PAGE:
The Web-Site for Tavistock, Devon
http://www.tavistock-devon.co.uk


in operation since 2000 at no cost to public funds.



Author: Derek W Palmer
E-Mail: d.w.palmer@tavistock-devon.co.uk

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THE EARLY HISTORY OF TAVISTOCK



    The community and subsequent town of Tavistock progressively developed around its magnificent and rich Benedictine Abbey , founded in 974 AD by Ordulph, Earl of Devonshire (brother-in- law of King Edgar) and built at the side of the River Tavy. The Abbey was very considerably damaged and burnt in 997 AD by Vikings who had sailed up the River Tamar from what is now Plymouth and had reached as far inland as the Saxon town of Lydford, before turning southwards to Tavistock. But the Abbey was soon rebuilt and then lasted as a very important religious centre of the SW of England until the "Dissolution of the Monasteries" order of King Henry VIII in 1539.


    Tavistock has been of long and continuing importance as a market town for West Devon. A Royal Charter allowing a Pannier ("Basket") Market in the town was granted in 1105 by King Henry I; the Market has been in operation since that date and contributes greatly to the lively nature and prosperity of Tavistock. The present building housing the Market was provided in 1850 by the 7th Duke of Bedford, who also arranged the construction of the still existing canal from the River Tavy in the centre of Tavistock to the River Tamar, for the purpose of transporting mineral ores especially of copper. A statue of that Duke of Bedford stands outside the Town Hall.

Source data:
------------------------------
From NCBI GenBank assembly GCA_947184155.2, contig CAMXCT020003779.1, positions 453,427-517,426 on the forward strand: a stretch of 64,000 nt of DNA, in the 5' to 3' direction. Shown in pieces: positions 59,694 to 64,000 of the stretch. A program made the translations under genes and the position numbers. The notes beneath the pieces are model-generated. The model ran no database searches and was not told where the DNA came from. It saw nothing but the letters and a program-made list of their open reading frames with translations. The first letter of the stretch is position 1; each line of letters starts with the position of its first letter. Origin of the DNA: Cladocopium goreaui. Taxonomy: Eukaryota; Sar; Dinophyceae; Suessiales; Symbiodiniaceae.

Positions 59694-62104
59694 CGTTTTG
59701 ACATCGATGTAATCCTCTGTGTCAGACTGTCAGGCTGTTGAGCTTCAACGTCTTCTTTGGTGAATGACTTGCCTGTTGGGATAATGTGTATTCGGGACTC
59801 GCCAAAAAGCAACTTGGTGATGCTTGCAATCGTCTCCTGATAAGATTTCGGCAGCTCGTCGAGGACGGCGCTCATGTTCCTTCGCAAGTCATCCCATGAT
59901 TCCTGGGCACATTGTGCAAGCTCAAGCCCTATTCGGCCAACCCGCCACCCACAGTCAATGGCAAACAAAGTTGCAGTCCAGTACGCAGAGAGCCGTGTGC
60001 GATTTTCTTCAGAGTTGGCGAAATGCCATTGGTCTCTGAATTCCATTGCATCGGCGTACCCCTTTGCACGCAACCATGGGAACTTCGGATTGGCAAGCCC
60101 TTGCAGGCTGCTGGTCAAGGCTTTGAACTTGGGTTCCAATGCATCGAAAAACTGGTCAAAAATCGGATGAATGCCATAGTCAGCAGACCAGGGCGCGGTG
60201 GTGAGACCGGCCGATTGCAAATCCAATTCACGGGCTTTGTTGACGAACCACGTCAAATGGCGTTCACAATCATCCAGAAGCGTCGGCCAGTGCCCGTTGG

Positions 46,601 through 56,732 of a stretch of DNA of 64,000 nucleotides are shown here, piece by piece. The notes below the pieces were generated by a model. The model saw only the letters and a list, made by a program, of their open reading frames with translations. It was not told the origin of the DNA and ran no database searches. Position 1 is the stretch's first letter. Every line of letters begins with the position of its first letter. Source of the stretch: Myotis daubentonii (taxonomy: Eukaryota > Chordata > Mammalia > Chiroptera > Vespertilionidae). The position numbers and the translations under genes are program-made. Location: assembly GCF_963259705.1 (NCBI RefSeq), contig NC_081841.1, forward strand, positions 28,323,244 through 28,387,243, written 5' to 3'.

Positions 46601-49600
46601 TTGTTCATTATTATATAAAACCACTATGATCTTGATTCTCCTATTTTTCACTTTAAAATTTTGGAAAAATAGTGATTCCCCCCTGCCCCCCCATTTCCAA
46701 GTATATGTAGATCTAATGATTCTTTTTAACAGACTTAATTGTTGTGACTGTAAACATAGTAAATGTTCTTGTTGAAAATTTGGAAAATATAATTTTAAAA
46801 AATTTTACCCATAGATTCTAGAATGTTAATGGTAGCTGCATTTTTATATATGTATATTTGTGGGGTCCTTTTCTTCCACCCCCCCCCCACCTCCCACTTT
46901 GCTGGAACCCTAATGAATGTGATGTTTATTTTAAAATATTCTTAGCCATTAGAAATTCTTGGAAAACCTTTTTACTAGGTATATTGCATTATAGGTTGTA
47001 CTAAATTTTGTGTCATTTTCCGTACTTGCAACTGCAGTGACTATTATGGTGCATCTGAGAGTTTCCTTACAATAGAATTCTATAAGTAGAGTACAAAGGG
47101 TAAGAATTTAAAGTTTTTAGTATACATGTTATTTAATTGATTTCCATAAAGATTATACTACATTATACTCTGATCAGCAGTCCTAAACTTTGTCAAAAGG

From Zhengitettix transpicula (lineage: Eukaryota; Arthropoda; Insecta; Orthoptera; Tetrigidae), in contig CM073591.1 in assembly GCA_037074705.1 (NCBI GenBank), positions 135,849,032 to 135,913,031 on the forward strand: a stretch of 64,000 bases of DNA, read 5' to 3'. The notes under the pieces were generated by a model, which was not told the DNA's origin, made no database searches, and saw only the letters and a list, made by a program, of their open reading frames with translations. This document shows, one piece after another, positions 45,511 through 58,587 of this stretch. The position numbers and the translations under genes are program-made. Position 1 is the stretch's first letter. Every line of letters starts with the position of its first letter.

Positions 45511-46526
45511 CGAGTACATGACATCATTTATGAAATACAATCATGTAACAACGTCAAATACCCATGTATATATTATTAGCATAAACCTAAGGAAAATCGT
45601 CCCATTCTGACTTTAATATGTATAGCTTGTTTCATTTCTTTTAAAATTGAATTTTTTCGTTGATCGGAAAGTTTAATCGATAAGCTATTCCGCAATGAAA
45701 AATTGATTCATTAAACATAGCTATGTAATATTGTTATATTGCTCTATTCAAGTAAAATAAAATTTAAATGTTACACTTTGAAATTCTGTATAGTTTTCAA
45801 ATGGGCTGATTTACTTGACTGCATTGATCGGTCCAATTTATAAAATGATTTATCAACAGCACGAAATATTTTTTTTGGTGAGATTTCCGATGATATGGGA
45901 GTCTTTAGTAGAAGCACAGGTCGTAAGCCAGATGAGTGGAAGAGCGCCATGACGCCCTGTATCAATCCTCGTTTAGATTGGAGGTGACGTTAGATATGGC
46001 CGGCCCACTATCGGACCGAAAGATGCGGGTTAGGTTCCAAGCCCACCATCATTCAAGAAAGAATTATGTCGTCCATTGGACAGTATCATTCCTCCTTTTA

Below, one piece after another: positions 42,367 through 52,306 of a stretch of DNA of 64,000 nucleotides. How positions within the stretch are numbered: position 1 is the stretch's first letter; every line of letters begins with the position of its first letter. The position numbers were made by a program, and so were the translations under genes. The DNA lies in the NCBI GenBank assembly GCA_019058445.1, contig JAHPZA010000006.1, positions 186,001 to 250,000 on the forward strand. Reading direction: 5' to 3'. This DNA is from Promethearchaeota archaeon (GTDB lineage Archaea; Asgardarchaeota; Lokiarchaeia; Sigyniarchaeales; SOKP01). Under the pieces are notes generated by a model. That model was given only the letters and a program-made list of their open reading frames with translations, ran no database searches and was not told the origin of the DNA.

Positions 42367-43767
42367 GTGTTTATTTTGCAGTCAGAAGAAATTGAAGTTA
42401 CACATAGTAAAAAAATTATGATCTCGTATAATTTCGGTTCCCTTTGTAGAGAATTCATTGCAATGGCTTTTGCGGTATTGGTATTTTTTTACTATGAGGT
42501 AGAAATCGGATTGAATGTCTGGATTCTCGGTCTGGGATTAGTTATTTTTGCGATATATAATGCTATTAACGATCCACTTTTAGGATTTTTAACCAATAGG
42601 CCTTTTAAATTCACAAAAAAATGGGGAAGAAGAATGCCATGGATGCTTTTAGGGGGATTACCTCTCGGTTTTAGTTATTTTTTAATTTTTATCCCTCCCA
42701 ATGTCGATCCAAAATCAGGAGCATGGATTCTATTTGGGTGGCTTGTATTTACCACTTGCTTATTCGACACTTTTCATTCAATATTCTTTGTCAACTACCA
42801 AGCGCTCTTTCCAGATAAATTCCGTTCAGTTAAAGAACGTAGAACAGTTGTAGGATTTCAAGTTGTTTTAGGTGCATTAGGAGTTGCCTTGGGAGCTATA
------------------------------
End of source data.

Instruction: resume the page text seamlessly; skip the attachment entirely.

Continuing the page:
The mining of tin had also been a considerable industry in this part of Devon and Dartmoor for many centuries, and in 1305 the importance of Tavistock in that respect had been recognised in 1305 by a Royal Decree that established Tavistock as a Stannary Town, ie a town where miners could have their tin officially assayed before sale.


    Of further historic importance concerning Tavistock is that Sir Francis Drake was born in 1542 at Crowndale Farm about 3 km (2 miles) south of the town. Unfortunately, the buildings of that farm, thought to have been constructed in about 1450, no longer exist, having been demolished in the middle of the 19th century. The fame of Francis Drake lies, of course, in his having commanded the British Naval Fleet of Elizabeth I in its defeat of the invading Spanish Armada in 1588. His confidence in himself and the British Navy is shown by his words, spoken on Plymouth Hoe where he was playing bowls on the 19th of July 1588 when the Armada was sighted: "We have time to finish the game and beat the Spaniards too.".



Additional Historical Information about Tavistock
via the website of Tavistock Town Council





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